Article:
1. Where we live. We know you want your kids and grandkids to live near you, but that’s not always feasible for a number of reasons. We don’t appreciate when you keep bringing up the house for sale just across the street from you, or how you know somebody who knows somebody at the a bank who might could help us with the mortgage, or how this school district is SO wonderful and how you couldn’t find better neighbors if you searched the world over, and how the neighborhood we’re currently living in seems to be getting *ahem* a little rough around the edges. Enough already. We get it. And it’s not bringing us any closer.

2. The names we’ve chosen for our kids. Your best bet is to just smile and lie if you need to, “That’s nice, dear. Is that a family name?” We’re probably pretty stoked about the names we’ve chosen, and your poo-pooing won’t end well.

3. Feeding our kids. As long as your grandchildren are not wasting away due to malnutrition, this should be a no-brainer. We don’t need a 45 minute lecture on the health benefits of the vitamins you made their dad take when he was a baby, or how you breastfed until he was four and look how he turned out. And by the way, if you could avoid filling them up with sodas and candy and cookies and stuff while they’re over there visiting with you, after we’ve clearly and specifically asked you not to, that’d be awesome. We know you love our kids and want to make them happy, but if you could find a way to do that without undermining our choices, that would be swell.

4. How we spend our money. We may be better off than you think, or we could be two seconds away from calling a bankruptcy attorney. Either way, if we wanted to talk about money with you, we would. Even if we had to swallow our pride like acid-soaked broken glass to do it. We’re doing the best we can, and we’d like for you to treat us as adults and respect the fact that we can balance our own checkbooks and we know if we can afford to take the kids to Disney World this year or if we need to wait for a clearance sale to buy that new shoe rack for the kids’ room.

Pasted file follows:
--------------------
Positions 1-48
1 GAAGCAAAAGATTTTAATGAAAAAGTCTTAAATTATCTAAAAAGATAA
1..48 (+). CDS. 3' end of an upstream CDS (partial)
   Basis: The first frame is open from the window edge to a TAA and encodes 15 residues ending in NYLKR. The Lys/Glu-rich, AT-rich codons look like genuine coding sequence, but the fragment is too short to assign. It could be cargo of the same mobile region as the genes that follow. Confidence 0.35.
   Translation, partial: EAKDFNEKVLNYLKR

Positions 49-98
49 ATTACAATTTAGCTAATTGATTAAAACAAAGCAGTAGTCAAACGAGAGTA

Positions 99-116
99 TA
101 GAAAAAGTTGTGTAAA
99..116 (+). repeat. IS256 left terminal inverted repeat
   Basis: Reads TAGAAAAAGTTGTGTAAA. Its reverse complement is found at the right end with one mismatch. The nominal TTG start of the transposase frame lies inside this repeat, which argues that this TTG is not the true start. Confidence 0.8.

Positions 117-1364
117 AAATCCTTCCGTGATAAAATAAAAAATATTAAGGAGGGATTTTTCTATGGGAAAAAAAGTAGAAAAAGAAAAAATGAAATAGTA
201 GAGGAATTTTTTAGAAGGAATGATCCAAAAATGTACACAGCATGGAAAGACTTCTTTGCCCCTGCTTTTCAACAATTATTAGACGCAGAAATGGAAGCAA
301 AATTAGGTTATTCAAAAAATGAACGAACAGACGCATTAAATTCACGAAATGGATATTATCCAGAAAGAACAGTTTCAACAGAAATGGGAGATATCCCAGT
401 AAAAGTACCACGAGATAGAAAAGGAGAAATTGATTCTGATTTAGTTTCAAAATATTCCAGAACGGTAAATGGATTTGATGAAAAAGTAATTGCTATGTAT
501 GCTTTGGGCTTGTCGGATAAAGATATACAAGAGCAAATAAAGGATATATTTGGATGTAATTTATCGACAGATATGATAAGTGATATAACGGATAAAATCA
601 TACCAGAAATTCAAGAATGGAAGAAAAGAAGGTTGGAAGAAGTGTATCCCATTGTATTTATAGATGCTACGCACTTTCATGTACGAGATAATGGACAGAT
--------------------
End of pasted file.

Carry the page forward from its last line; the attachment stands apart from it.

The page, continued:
5. How we discipline our kids. While we DO appreciate those funny anecdotes about how our husbands misbehaved as tots, and we probably find ourselves at our wit’s ends with the kids’ temper tantrums sometimes…unsolicited advice about how we’re letting our kids run amuck and how that would never have stood back in the day is distinctly unhelpful. (And even more stressful than the tantrums, truth be told.) You had your chance already with your own children to do things your way. We’re living with a product of your ways, remember?

6. How you never get to see the grandkids. Especially if this comes up during another one of your unannounced middle-of-the-day visits that send us scurrying. Trust us, we know exactly how often you see the grandchildren. If you’d like to see them more often, maybe we could get together with our handy little pocket planners and set up a nice visit sometime soon when it’s good for both of us. Like a Friday night maybe, since God knows we haven’t had a date night in like two years. Or maybe Wednesday afternoon, you could take the kids to the park, so we could take a nice, hot, longer-than-three-minute shower in peace.

7. Taking sides in our arguments. Sometimes, we’re going to go head to head with your sweet baby boy. Hopefully, we’ll keep our fights to ourselves, but every now and then, one of us may open our mouths and say something unfortunate. While this is going to totally suck for you, you’re going to be in a lose-lose situation, no matter who you side with. If you say he is right, then obviously you’re biased because he’s your son, and if you say we are right, then obviously you’re biased because women stick together in their man-bashing. The best thing you can possibly do is keep it zipped and just suggest they talk it over again when they’re both calm, and leave it at that. 

8. Our housekeeping skills. No more passive-aggressive comments about how our house looks “lived in,” or gifts of cleaning products or cookbooks, okay? We get it. We don’t cook as good as you, and our houses will never be as clean as yours. You win. Here’s your trophy. Can we drop it now?